As I wandered around the great unconquerable stocean today, pondering about whether I could sell signed stones from the field in order to raise money for some community project in the village, I discovered that some of my grand work of art, about the futility of endeavour and the transience of life and the temporary permanence of the planet, had been kicked over by some disgruntled person (or possibly hoofed animal). I am guessing it was a person though as it was the small line of stones that I had constructed along someone’s fence, though tellingly on the field side of the divide, so if the person who owned the house had done it then they had no right.
To be fair they might just have noticed the stones on Halloween and been freaked out and I decided that it had been unfair to start a portion of the wall so close to someone’s back garden. I shall move the scattered stone to a part of the field that is uninhabited and wait until that house is owned by someone who appreciates looking out of their kitchen on to a work of art.
But all artists have to contend with this level of ignorance. I expect some Dutch idiots threw tomatoes at Van Gogh as he ferreted around in the sunflowers field and that noncompoops were knocking bits off of Michael Angelo’s David whenever Michael went for a wee. Both artists didn’t get down about it - they just got on with creating art. Though one of them did kill themselves. I don’t know if Angelo did. Though sadly he died before he could hear the Brotherhood of Man’s tribute to him. Or the Barron Knights parody. The artist’s life is full of tragedy.
Not everyone will approve of what I am doing. But ultimately the village will realise the money I am bringing in from selling stones and from tourists coming to the village to view the 100 foot tall wall, will make me their hero. And the kind of people who kicked my wall down look like the dolts that they are.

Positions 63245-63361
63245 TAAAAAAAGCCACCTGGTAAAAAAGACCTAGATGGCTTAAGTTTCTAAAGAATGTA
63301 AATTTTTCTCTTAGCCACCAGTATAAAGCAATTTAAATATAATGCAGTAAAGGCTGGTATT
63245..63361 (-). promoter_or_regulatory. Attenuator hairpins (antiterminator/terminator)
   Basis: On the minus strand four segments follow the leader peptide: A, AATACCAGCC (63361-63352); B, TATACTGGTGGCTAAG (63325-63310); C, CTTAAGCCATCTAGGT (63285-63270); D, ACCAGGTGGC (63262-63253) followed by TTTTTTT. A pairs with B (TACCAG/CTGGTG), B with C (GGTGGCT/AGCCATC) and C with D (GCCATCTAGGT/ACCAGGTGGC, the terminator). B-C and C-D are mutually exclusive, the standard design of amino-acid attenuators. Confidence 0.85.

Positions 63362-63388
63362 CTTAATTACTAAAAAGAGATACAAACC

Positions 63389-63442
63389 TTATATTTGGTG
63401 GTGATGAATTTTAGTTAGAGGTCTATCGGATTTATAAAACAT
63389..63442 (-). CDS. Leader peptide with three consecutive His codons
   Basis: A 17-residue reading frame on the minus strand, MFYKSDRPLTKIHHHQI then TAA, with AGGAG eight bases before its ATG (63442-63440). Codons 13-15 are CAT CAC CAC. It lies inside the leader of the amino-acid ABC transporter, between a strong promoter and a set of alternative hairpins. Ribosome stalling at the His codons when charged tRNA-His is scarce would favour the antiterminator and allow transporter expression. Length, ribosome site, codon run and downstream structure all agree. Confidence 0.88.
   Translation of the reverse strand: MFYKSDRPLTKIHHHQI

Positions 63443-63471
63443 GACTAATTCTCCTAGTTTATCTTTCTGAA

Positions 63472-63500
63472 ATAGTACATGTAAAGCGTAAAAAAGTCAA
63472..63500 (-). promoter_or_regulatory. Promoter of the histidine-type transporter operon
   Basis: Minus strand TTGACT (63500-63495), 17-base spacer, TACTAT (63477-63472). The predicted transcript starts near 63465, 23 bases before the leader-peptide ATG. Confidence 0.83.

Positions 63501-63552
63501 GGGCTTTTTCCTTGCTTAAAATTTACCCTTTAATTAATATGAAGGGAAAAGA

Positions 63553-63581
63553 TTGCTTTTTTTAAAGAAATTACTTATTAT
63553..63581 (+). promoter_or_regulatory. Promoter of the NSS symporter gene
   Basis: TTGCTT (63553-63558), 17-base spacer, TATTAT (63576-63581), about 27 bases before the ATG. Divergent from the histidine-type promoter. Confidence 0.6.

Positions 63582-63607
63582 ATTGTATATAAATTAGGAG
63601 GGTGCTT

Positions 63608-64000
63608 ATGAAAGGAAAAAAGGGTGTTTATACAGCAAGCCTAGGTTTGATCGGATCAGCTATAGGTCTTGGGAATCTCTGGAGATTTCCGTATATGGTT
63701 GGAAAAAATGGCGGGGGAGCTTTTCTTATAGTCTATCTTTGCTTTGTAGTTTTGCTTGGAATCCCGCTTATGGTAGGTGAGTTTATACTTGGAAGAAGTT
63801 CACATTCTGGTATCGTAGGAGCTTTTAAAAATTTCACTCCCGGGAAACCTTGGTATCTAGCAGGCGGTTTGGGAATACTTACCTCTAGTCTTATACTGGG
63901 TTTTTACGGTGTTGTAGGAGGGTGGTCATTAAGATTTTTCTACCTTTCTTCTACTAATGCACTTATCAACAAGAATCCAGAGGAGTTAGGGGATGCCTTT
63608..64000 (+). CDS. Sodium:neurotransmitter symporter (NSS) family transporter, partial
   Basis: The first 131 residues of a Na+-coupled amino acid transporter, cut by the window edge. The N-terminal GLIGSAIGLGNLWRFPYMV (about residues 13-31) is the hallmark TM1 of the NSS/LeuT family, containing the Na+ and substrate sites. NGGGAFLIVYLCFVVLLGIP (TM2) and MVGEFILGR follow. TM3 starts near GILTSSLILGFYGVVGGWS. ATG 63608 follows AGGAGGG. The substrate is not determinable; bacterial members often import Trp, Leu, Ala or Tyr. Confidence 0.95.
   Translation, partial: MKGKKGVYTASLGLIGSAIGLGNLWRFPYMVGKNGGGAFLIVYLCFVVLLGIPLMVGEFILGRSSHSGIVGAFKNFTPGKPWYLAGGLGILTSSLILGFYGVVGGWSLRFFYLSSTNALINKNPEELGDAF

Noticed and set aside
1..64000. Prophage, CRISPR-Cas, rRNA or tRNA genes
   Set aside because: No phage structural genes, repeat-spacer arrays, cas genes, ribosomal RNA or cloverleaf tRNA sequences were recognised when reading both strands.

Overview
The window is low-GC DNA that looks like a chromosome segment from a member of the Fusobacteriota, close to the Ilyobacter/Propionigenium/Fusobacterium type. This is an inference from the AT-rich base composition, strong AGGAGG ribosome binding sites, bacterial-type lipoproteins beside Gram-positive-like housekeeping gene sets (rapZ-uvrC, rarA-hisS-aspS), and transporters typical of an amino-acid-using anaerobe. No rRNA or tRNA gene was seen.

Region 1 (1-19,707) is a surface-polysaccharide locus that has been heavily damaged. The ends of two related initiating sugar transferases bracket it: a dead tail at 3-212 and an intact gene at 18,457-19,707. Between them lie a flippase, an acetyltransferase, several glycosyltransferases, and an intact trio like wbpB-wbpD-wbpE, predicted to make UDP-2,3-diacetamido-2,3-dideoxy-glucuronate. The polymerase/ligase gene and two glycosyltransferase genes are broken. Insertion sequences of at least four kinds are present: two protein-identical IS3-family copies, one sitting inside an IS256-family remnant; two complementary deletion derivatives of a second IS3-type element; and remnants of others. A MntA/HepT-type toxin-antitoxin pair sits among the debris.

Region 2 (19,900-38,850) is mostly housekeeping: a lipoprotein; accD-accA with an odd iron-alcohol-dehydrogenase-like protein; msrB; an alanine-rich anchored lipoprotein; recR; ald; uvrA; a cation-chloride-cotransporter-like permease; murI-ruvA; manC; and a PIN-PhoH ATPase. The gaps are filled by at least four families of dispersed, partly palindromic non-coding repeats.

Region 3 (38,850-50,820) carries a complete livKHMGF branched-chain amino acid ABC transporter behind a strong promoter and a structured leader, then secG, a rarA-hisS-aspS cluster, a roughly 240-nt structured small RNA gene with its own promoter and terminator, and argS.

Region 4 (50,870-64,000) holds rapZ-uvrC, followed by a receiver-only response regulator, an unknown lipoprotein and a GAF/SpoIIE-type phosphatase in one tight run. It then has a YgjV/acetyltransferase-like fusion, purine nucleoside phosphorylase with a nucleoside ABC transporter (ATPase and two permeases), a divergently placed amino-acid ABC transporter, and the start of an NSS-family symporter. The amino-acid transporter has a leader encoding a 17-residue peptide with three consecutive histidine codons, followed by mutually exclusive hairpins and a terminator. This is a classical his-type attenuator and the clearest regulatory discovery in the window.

Anyway, there were some good stones there and I am glad to relocate them.
But it was Halloween and my daughter was going out trick or treating for the first time. Ernie stayed in, but he did enjoy dressing up as Olaf the Snowman. Phoebe was in her monster costume, but kind enough to explain that she was really Phoebe when I appeared scared by it. That childhood belief about the brilliance of their disguises is one of the loveliest and stupidest things I have ever witnessed. Our first visitor to the door was one of Phoebe’s friends wearing a sheet that barely concealed his clothes, with felt tip drawings all over it. “Oh no, it’s a ghost!” I said and the boy whipped off the sheet to put my mind at ease that he was actually alive. Though he could have been the ghost of a child who died whilst wearing an unconvincing ghost outfit.
As always I got high on my own supply of Haribo, but still had enough for the many, many visitors to the door. Phoebe returned, clearly unable to believe that if you walk round the village with an orange bucket people will give you free sweets.
What a wonderful world it is. As long as we can keep all the horrible bits hidden from her.
And an accidentally very apt guest for a Halloween release of RHLSTP: the unbelievably cool and awesome Alice Lowe is now up on video here
And on audio here
And on iTunes
And if you want to bid for the copy of Emergency Questions that I tore up like some kind of Banksy, then you have til next Wednesday. It's here.
It looks like it’s heading toward three figures. Which proves that this is art.
Or buy a regular unripped up copy or one with Snowman art or one with a bonus question here